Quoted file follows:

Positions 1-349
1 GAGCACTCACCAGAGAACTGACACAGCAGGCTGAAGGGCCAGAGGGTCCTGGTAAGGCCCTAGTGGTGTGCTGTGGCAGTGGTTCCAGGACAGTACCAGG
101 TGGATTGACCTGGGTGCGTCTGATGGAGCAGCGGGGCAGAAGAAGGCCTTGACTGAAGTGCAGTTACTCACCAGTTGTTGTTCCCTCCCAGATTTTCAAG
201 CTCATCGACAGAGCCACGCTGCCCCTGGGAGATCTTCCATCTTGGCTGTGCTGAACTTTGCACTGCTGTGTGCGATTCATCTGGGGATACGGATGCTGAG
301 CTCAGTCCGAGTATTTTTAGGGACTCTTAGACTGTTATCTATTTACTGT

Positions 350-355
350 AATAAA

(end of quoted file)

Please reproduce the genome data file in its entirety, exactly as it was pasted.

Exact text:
Positions 1-349
1 GAGCACTCACCAGAGAACTGACACAGCAGGCTGAAGGGCCAGAGGGTCCTGGTAAGGCCCTAGTGGTGTGCTGTGGCAGTGGTTCCAGGACAGTACCAGG
101 TGGATTGACCTGGGTGCGTCTGATGGAGCAGCGGGGCAGAAGAAGGCCTTGACTGAAGTGCAGTTACTCACCAGTTGTTGTTCCCTCCCAGATTTTCAAG
201 CTCATCGACAGAGCCACGCTGCCCCTGGGAGATCTTCCATCTTGGCTGTGCTGAACTTTGCACTGCTGTGTGCGATTCATCTGGGGATACGGATGCTGAG
301 CTCAGTCCGAGTATTTTTAGGGACTCTTAGACTGTTATCTATTTACTGT

Positions 350-355
350 AATAAA